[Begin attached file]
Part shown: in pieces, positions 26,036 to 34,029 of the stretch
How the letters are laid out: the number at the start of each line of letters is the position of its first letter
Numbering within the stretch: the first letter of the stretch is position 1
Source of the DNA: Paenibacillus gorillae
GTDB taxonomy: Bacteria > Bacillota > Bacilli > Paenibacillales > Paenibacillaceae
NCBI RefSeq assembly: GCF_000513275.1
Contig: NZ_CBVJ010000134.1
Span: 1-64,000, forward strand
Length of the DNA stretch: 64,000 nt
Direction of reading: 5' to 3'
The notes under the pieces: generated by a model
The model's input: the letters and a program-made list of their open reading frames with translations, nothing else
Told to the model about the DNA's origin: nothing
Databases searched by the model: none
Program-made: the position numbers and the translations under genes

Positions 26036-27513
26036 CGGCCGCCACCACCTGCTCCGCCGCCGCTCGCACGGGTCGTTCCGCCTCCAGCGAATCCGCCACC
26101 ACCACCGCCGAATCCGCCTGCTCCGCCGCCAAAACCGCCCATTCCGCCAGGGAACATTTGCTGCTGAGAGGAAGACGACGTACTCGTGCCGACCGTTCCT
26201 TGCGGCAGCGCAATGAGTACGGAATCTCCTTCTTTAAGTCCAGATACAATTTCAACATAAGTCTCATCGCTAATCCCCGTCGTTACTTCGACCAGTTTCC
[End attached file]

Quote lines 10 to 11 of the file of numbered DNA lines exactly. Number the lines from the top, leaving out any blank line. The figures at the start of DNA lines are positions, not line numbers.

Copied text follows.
Direction of reading: 5' to 3'
The notes under the pieces: generated by a model